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Primary and subspecialty care models of follow-up care delivery among colorectal cancer survivors

Haggstrom DA, Arora K, Oakley-Girvan. Primary and subspecialty care models of follow-up care delivery among colorectal cancer survivors. Poster session presented at: American Society of Clinical Oncology Annual Meeting; 2009 Jun 5; Chicago, IL.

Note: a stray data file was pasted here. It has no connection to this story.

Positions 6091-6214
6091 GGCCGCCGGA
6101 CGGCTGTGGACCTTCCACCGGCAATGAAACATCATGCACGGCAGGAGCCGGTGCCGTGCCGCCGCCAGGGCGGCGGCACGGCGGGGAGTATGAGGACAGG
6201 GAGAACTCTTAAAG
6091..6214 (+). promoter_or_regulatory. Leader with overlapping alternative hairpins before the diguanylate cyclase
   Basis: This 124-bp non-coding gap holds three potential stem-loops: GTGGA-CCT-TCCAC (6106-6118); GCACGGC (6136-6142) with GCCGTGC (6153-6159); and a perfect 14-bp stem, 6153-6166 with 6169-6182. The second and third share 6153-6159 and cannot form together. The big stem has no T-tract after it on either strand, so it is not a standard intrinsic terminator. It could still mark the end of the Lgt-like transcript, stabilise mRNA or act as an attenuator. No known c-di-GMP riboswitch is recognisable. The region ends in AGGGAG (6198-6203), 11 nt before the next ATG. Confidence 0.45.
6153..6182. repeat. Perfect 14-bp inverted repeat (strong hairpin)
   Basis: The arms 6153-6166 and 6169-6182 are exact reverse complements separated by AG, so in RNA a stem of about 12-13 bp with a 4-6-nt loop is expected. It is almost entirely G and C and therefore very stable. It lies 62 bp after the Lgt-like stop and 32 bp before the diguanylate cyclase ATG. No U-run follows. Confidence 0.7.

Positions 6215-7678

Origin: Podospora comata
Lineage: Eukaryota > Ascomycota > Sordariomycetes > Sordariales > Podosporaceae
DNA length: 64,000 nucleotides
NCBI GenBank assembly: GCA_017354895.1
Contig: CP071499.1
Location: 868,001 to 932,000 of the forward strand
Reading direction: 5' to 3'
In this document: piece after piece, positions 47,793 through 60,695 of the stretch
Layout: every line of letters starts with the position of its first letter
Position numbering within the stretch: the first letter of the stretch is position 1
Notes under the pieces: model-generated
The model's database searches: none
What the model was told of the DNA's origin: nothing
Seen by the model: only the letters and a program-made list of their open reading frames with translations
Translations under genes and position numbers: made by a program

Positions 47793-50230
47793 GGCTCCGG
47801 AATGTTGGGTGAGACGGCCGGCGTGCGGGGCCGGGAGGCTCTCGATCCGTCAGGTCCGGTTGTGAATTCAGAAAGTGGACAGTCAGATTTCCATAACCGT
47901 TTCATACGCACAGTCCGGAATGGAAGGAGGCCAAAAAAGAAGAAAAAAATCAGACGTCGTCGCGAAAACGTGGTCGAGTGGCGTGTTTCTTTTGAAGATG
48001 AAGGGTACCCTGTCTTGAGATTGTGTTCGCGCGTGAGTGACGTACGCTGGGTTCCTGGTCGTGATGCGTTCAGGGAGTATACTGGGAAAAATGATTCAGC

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The Institute of Medicine recommends that the health care system consider both primary and specialty care models in delivering follow-up care to cancer survivors. Methods: Colorectal cancer (CRC) survivors in Northern California were surveyed 2-5 years after diagnosis, including 271 survivors with no recurrence who mainly saw either a primary care physician (PCP) or subspecialty physician (oncologist or surgeon). We analyzed specialty differences in patient sociodemographics, cancer stage, medical comorbidities, and patient perceptions of the quality of follow-up care (communication, care coordination, and office staff interactions) using chi- squared tests and simple regression models that incorporated sampling weights. Results: A minority (18.6%) of CRC cancer survivors stated that the doctor they most often saw for follow-up cancer care was a primary care physician (PCP). Among survivors who most often saw a subspecialty physician, 83% saw an oncologist and 17%, a surgeon. Survivors mainly seen by PCPs were more likely to be African-American than survivors seen by subspecialty physicians (18% vs. 3%, p < 0.0005) and to have Stage I disease (43% vs. 21%, p = 0.004). There was no significant difference in the number of medical comorbidities among patients seen by PCPs and subspecialists (2 or more comorbidities: 69% vs. 57%, p = 0.15). There were also no detectable specialty differences in survivors' reports and perceptions of the quality of follow-up care in relation to communication, care coordination, or office staff interactions. Conclusions: Models of health care delivery should consider how to balance care for CRC survivors between primary care and subspecialty physicians, especially among individuals with complex medical problems. Primary care models of care delivery appear uncommon and should be tested more widely. Racial disparities may be present in access to subspecialty care, although CRC survivors who see PCPs do not perceive lower quality of care.

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